BELFAST, Northern Ireland — Despite losing at least $6 million of its Ebola emergency appeal to fraud and corruption, the International Federation of Red Cross and Red Crescent Societies’ new secretary-general says he doesn’t think the COVID-19 appeal is at risk.
“We have taken very strong measures since then of a zero-tolerance approach on fraud and corruption.”— Jagan Chapagain, secretary-general, IFRC
“I'm quite confident in the systems we have put in place. But of course, we cannot be complacent, so we will continue to put a huge emphasis on this,” said Jagan Chapagain, who took over from previous secretary-general Elhadj As Sy at the start of February, in an interview with Devex.
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Last week the International Red Cross and Red Crescent Movement — which is made up of the IFRC, the International Committee of the Red Cross, and 192 national Red Cross and Red Crescent Societies around the world — launched a revised emergency appeal for 800 million Swiss francs ($823 million) to help the world’s most vulnerable communities tackle COVID-19.
The money will go toward risk communication, cash grants, supporting medical facilities and places of detention, responding in places of conflict and violence, and getting resources in places where they’re needed, among other things.
After the same type of appeal was issued during the 2014 Ebola outbreak in West Africa, an internal investigation found that millions of Swiss francs had gone missing and hadn’t reached those in need.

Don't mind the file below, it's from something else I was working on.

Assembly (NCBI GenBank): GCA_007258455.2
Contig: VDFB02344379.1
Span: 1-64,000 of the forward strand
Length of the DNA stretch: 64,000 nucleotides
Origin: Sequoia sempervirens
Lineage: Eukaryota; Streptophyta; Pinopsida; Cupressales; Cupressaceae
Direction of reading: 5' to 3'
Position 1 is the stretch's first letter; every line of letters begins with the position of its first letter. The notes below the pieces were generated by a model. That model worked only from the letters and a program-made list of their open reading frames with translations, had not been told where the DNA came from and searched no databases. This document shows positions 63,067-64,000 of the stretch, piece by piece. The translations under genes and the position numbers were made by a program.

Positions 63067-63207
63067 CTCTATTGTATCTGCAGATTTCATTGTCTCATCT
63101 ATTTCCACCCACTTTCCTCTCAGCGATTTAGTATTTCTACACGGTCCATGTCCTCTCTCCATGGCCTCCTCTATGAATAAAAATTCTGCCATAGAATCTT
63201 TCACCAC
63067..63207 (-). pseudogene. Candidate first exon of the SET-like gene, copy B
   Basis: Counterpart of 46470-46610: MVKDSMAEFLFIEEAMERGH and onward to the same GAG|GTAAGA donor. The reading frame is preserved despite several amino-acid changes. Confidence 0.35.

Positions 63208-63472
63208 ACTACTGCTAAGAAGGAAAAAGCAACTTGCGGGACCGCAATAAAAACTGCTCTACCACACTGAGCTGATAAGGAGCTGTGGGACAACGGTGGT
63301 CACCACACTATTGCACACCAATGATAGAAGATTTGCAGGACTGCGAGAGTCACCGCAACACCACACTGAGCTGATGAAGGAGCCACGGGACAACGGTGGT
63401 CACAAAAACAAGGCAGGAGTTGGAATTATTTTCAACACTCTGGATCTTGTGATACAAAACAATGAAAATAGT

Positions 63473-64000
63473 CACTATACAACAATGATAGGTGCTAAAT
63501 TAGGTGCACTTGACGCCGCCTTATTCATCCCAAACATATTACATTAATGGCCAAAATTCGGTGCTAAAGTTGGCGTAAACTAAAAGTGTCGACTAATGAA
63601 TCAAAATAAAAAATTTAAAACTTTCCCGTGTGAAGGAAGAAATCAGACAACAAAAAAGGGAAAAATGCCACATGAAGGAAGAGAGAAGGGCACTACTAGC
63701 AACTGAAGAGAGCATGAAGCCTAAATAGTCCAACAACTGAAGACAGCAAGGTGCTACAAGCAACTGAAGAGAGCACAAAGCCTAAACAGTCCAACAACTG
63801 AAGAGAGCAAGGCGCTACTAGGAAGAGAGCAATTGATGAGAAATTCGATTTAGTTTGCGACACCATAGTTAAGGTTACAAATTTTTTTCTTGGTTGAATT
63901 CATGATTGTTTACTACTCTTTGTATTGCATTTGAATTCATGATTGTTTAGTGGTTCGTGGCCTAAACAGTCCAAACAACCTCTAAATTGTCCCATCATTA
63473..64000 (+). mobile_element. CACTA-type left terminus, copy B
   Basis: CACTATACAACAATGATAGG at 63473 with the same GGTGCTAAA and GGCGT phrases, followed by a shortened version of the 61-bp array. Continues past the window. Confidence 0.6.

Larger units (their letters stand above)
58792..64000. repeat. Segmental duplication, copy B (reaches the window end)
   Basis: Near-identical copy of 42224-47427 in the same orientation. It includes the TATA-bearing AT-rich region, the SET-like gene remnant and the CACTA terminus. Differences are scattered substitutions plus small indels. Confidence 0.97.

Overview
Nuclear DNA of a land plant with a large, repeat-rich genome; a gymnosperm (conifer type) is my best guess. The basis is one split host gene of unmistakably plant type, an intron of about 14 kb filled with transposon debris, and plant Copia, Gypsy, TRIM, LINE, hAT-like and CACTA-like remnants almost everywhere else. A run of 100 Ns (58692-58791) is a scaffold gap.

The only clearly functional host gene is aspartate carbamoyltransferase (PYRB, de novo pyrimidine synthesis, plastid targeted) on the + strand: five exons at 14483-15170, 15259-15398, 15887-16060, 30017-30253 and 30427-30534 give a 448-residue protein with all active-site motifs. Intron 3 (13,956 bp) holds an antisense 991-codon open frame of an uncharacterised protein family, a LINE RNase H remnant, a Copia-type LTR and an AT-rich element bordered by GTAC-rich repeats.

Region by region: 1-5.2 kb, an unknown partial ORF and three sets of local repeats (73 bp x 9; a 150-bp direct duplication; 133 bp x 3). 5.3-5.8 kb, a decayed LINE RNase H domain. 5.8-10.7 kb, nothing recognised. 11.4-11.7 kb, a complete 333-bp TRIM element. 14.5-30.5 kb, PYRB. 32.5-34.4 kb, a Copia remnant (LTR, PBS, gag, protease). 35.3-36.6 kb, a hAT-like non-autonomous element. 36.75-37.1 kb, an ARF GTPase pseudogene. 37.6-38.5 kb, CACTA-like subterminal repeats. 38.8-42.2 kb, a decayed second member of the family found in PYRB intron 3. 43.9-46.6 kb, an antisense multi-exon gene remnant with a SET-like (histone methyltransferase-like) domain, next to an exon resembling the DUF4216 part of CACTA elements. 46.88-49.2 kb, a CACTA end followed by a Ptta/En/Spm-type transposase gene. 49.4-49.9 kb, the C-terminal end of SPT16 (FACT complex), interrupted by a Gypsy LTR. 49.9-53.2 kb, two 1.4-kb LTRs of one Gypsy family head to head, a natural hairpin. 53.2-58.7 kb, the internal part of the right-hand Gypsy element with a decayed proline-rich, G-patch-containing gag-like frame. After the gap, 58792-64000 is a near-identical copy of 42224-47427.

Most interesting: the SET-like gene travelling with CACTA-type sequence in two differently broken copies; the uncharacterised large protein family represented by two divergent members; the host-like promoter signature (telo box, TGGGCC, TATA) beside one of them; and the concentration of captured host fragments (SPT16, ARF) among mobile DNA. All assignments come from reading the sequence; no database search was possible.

During that outbreak, 4,810 people died from Ebola in Liberia, while a further 3,956 died in Sierra Leone and 2,544 in Guinea.
Collusion between former IFRC staff and bank employees in Sierra Leone, overbilling and fake billing by a customs clearance service provider in Guinea, and fraud related to inflated prices of relief items, payroll, and payment of volunteer incentives in Liberia were blamed for the majority of the losses.
Chapagain said a taboo around talking about fund mismanagement and a lack of open and honest conversations within IFRC during the Ebola crisis contributed to the problem. “Now, we openly discuss these things in our planning and our discussions just to make everybody aware that even in this type of crisis, something bad can happen. There could be people who could take advantage of this,” he said.
Following the investigation, IFRC said it would give corruption training to staff and more powers to internal auditors. A triple-defense mechanism — at the operational level, the management level, and a compliance level of audit and investigations — has since been introduced to manage risk.
It includes measures around cash spending limits in high-risk settings, early deployment of trained auditors, and fraud prevention training.
“We have taken very strong measures since then of a zero-tolerance approach on fraud and corruption and put transparency and accountability on how we manage some of these things,” Chapagain said, adding that he also plans to hire a dedicated auditor to focus specifically on the organization’s coronavirus response.
“The recent part — because of the scale and geographical scope — [is that] we have put some dedicated additional human resources to support this. We used to do this with the existing human resources with the previous operations, but here we are putting dedicated additional resources, and that's the difference,” Chapagain said. A shift to online systems has also helped with money management, he added.
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